In my previous post, I discussed the Department of Housing and Urban Development’s (HUD) prohibition on sexual harassment.  Although it seems patently obvious that no landlord should be sexually harassing his or her residents, apparently some people remain oblivious. And as a recent settlement by the Department of Justice (DOJ, the government organization that prosecutes housing discrimination claims in court) reveals, HUD and the DOJ take sexual harassment very seriously.

On July 10, 2017, the DOJ announced that it reached a $600,000 (!) settlement with the owners and former managers of more than 70 residential properties in the Morganton, West Virginia area.  The settlement was in resolution of allegations that the property manager sexually harassed both female residents and prospective residents.  In addition to the $600,000 (!) in damages and civil penalties, the offending property manager had to transfer his ownership shares in these properties and relinquish his role in their management.  The property manager at issue here was also enjoined from engaging in any property management, rental management, or maintenance responsibilities at the rental properties, as well as from entering the premises or having any contact with current or former residents of the rental property.

This settlement amount is significantly higher than a typical fair housing case—however, the conduct by the property manager was particularly repugnant.  The matter began when four female residents filed fair housing complaints with HUD, alleging sexual harassment against the property manager.  During the course of its investigation, HUD determined that there was reasonable cause to believe that the property manager sexually harassed multiple female residents and prospective residents over a nine year period, including inappropriate touching and groping, conditioning tangible housing benefits to female tenants in exchange for performance of a sex act (quintessential quid pro quo harassment), making unwanted sexual comments and advances, entering the homes of female residents without permission to sexually harass them, and taking or threatening to take adverse action against female tenants when they refused or objected to his sexual advances.  As Acting Assistant General Tom Wheeler of the DOJ’s Civil Rights Division aptly stated, “[i]t is unacceptable that a woman should have to endure sexual harassment by her landlord in her own home,” and, accordingly, this settlement was intended to “send[] a strong message that the Civil Rights Division will aggressively pursue those who engage in this egregious conduct.”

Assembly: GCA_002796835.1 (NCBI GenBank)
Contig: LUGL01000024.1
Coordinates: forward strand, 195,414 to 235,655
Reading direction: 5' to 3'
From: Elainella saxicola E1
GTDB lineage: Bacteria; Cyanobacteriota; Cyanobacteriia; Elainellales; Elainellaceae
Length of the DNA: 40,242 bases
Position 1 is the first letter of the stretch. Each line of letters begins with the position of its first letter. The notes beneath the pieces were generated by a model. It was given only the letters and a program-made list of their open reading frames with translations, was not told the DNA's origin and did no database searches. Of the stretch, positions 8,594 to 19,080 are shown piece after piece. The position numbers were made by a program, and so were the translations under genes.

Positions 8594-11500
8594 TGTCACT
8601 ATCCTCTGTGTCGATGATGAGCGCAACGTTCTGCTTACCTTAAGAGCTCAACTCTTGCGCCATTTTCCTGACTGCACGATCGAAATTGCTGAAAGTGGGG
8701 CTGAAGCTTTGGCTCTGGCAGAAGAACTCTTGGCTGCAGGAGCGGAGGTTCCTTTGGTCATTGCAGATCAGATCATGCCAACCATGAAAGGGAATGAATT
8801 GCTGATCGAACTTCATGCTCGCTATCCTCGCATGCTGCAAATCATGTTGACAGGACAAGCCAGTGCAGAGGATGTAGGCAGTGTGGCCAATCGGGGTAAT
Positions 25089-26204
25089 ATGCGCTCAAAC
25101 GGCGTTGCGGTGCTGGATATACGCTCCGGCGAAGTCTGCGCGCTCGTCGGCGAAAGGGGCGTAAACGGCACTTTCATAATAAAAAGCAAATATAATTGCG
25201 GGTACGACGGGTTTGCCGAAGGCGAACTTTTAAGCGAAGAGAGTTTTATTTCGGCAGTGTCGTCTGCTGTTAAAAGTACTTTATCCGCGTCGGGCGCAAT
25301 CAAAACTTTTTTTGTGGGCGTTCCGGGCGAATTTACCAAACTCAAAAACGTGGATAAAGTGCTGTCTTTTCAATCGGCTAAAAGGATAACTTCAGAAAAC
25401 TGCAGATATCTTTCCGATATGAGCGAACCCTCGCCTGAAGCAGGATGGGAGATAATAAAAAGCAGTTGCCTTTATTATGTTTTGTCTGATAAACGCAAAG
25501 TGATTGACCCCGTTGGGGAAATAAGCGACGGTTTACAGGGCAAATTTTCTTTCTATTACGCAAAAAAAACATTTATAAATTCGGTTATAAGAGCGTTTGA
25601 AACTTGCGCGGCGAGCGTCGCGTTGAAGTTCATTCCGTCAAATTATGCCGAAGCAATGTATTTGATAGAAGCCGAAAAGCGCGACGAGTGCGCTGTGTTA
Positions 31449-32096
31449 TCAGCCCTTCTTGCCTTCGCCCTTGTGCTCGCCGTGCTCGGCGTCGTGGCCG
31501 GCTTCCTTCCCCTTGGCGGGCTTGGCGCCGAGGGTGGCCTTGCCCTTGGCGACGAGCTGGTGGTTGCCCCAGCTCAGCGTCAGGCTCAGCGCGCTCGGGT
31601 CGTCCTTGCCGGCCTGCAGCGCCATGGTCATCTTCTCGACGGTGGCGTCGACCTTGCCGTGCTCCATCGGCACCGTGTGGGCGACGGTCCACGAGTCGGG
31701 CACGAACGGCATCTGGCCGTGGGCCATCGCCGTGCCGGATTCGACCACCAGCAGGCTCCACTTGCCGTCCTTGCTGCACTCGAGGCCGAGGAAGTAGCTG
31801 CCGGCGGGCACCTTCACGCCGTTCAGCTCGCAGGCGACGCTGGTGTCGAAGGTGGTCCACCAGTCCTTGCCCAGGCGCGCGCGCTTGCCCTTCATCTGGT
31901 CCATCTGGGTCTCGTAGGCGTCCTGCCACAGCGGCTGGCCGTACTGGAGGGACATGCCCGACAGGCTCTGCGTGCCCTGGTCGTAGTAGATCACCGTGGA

So what’s the bottom line?  I cannot say this enough—as a property management company or owner, you need to have strong policies and training programs in place to prevent harassment, and you have to act promptly and proactively to end harassment whenever and wherever it occurs.

In my last post, I discussed the Department of Housing and Urban Development’s (“HUD”) Rule 100.600 (the “Rule”), published by HUD last September.  In the post, I focused on that Rule’s prohibition of hostile environment harassment, and in my humble opinion, I believe that aspect of the Rule created a standard of liability that may come as a surprise to many landlords.  The Rule also contained another important aspect, prohibition quid pro quo harassment, which I will focus on in this post.

So what is quid pro quo harassment?  The official definition per HUD Rule Section 100.600(A)(1) is an “unwelcome request or demand to engage in conduct where submission to the request or demand, either explicitly or implicitly, is made a condition related to: The sale, rental or availability of a dwelling; the terms, conditions, or privileges of the sale or rental, or the provision of services or facilities in connection therewith; or the availability, terms, or conditions of a residential real estate-related transaction.”  And what does that mean in plain English?  Essentially, as a landlord, you cannot condition the availability of any of your normal services, practices, or policies—or the availability or rental terms of the unit itself—on the resident or prospect engaging in certain conduct.  As a couple of obvious examples, you (or your employees) cannot condition a maintenance request on a resident performing sexual favors, nor can you condition the availability of an apartment on a prospect performing sexual favors.